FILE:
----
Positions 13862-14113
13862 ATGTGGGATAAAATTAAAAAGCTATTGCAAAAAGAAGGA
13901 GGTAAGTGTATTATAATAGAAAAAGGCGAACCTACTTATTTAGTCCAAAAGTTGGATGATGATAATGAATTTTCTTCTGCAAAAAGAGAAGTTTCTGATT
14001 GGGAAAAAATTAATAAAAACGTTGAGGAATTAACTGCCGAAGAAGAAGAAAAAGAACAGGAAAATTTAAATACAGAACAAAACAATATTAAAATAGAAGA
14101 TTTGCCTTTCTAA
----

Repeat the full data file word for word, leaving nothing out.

Positions 13862-14113
13862 ATGTGGGATAAAATTAAAAAGCTATTGCAAAAAGAAGGA
13901 GGTAAGTGTATTATAATAGAAAAAGGCGAACCTACTTATTTAGTCCAAAAGTTGGATGATGATAATGAATTTTCTTCTGCAAAAAGAGAAGTTTCTGATT
14001 GGGAAAAAATTAATAAAAACGTTGAGGAATTAACTGCCGAAGAAGAAGAAAAAGAACAGGAAAATTTAAATACAGAACAAAACAATATTAAAATAGAAGA
14101 TTTGCCTTTCTAA